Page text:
The Iroquois Creation Story: Summary & Analysis

An error occurred trying to load this video.

Try refreshing the page, or contact customer support.

Coming up next: Iroquois Culture, Traditions & Facts

You're on a roll. Keep up the good work!

Take Quiz Watch Next Lesson
 Replay
Your next lesson will play in 10 seconds
  • 0:04 Origins of the Iroquois
  • 0:44 In the Beginning
  • 1:34 Sky Woman
  • 2:47 Tekawerahkwa
  • 3:39 Sapling and Flint
  • 5:08 Lesson Summary
Add to Add to Add to

Want to watch this again later?

Log in or sign up to add this lesson to a Custom Course.

Login or Sign up

Timeline
Autoplay
Autoplay

Recommended Lessons and Courses for You

Lesson Transcript
Instructor: Christopher Muscato

Chris has a master's degree in history and teaches at the University of Northern Colorado.

In this lesson, we'll explore where the Iroquois people come from by examining their creation stories. We will also see how these stories informed their cultural values.

Origins of the Iroquois

Where did Native American people come from? When English settlers arrived in North America in the 17th century, one of the first cultures they came into contact with was that of the Iroquois, or Haudenosaunee as they call themselves. Archeologists speculate that the ethnolinguistic groups who came to be known as the Iroquois inhabited the region of Ontario and upstate New York for roughly 4,000 years. Their ancestors were likely hunter-gatherers who immigrated to this region and built a society over generations. That's the archaeological explanation. But why stop there? If we want to know where the Iroquois came from, why don't we just ask the Iroquois themselves?

In the Beginning

The Iroquois creation story is one that was passed down orally, from generation to generation. Since it wasn't written down until after Iroquois cultural stability had already been weakened by English and French incursions, there are different versions. We're going to cover the most common one, but keep in mind that certain details may change depending on which of the Iroquois tribes you consult. This version starts, as most creation stories do, with ''In the beginning.''

In the beginning, there was an island that floated in the sky. It hovered over a dark world covered by a massive ocean and populated by sea creatures and birds. The sky island was a paradise, where human-like beings called Sky People lived. At the center of this island was a tree that gave light, since there was no Sun yet. It was called the celestial tree.

Sky Woman

The chief of the Sky People was the Great Spirit, a very powerful being. His daughter (or in some versions, his wife) was Sky Woman, who had become pregnant through an illicit affair. The Great Spirit ordered the celestial tree to be uprooted, but no one could do it. Finally, he himself wrapped his arms around it and pulled the great tree from the island. Curious, Sky Woman looked through the hole in the island and was pushed by the Great Spirit (or in some versions, fell) and tumbled towards the Earth below.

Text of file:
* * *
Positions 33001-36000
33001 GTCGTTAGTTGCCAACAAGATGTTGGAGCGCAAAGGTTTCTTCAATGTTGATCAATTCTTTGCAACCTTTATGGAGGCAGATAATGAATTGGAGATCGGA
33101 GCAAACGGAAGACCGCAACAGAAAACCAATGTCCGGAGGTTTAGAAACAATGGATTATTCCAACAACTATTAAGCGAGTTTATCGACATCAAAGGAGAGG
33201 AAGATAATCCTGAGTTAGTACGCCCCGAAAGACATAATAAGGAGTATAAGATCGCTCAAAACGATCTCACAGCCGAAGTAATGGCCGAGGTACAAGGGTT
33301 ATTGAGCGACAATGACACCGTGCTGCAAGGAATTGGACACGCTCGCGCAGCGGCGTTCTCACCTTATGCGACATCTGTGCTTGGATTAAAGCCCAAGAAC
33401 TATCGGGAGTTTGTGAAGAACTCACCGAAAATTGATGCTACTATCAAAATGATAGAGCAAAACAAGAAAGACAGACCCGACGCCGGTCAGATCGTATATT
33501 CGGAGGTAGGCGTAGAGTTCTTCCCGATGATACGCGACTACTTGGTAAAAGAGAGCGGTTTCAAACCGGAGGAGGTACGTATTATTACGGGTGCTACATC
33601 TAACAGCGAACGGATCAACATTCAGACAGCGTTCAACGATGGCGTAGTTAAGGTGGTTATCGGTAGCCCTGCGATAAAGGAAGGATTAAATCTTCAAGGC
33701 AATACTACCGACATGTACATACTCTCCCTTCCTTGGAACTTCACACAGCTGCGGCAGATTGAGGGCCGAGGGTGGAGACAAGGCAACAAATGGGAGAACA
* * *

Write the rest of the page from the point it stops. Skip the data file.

The birds took pity on the free falling Sky Woman and caught her in their wings, lowering her slowly towards the sea. However, the sea creatures realized that she could not live in water. Scrambling, they tried to pull the earth up from below the ocean but couldn't manage. Muskrat could dive deeper than anyone and was able to bring up handfuls of earth, but it was not enough. Muskrat and the Great Turtle hatched a plan together. They would pile all the handfuls of earth onto Great Turtle's shell. Muskrat and the other sea creatures piled up the earth until finally they had created all the dry land of the world, resting on the Great Turtle's back. Sky Woman landed safely on the earth and made it her home.

Tekawerahkwa

On Earth, Sky Woman gave birth to a daughter, Tekawerahkwa. Tekawerahkwa grew into a beautiful young woman and the spirits courted her by taking human form. She fell in love with one spirit and became pregnant with twins.

To unlock this lesson you must be a Study.com Member.
Create your account

Register for a free trial

Are you a student or a teacher?

Unlock Your Education

See for yourself why 30 million people use Study.com

Become a Study.com member and start learning now.
Become a Member  Back
What teachers are saying about Study.com
Free 5-day trial

Earning College Credit

Did you know… We have over 160 college courses that prepare you to earn credit by exam that is accepted by over 1,500 colleges and universities. You can test out of the first two years of college and save thousands off your degree. Anyone can earn credit-by-exam regardless of age or education level.

To learn more, visit our Earning Credit Page

Create an account to start this course today
Try it free for 5 days!
Create an account
Support